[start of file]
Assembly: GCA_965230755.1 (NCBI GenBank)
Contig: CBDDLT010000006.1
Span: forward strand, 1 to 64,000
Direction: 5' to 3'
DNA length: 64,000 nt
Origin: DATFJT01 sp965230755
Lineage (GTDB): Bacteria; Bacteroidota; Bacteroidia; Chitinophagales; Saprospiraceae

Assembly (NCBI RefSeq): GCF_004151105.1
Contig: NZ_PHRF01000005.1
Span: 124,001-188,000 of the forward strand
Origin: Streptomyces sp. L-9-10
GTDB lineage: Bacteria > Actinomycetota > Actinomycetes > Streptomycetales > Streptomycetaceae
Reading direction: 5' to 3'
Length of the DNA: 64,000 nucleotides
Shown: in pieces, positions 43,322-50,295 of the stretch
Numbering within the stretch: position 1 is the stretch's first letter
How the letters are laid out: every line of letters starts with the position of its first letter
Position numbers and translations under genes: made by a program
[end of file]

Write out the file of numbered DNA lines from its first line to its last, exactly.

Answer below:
Assembly: GCA_965230755.1 (NCBI GenBank)
Contig: CBDDLT010000006.1
Span: forward strand, 1 to 64,000
Direction: 5' to 3'
DNA length: 64,000 nt
Origin: DATFJT01 sp965230755
Lineage (GTDB): Bacteria; Bacteroidota; Bacteroidia; Chitinophagales; Saprospiraceae

Assembly (NCBI RefSeq): GCF_004151105.1
Contig: NZ_PHRF01000005.1
Span: 124,001-188,000 of the forward strand
Origin: Streptomyces sp. L-9-10
GTDB lineage: Bacteria > Actinomycetota > Actinomycetes > Streptomycetales > Streptomycetaceae
Reading direction: 5' to 3'
Length of the DNA: 64,000 nucleotides
Shown: in pieces, positions 43,322-50,295 of the stretch
Numbering within the stretch: position 1 is the stretch's first letter
How the letters are laid out: every line of letters starts with the position of its first letter
Position numbers and translations under genes: made by a program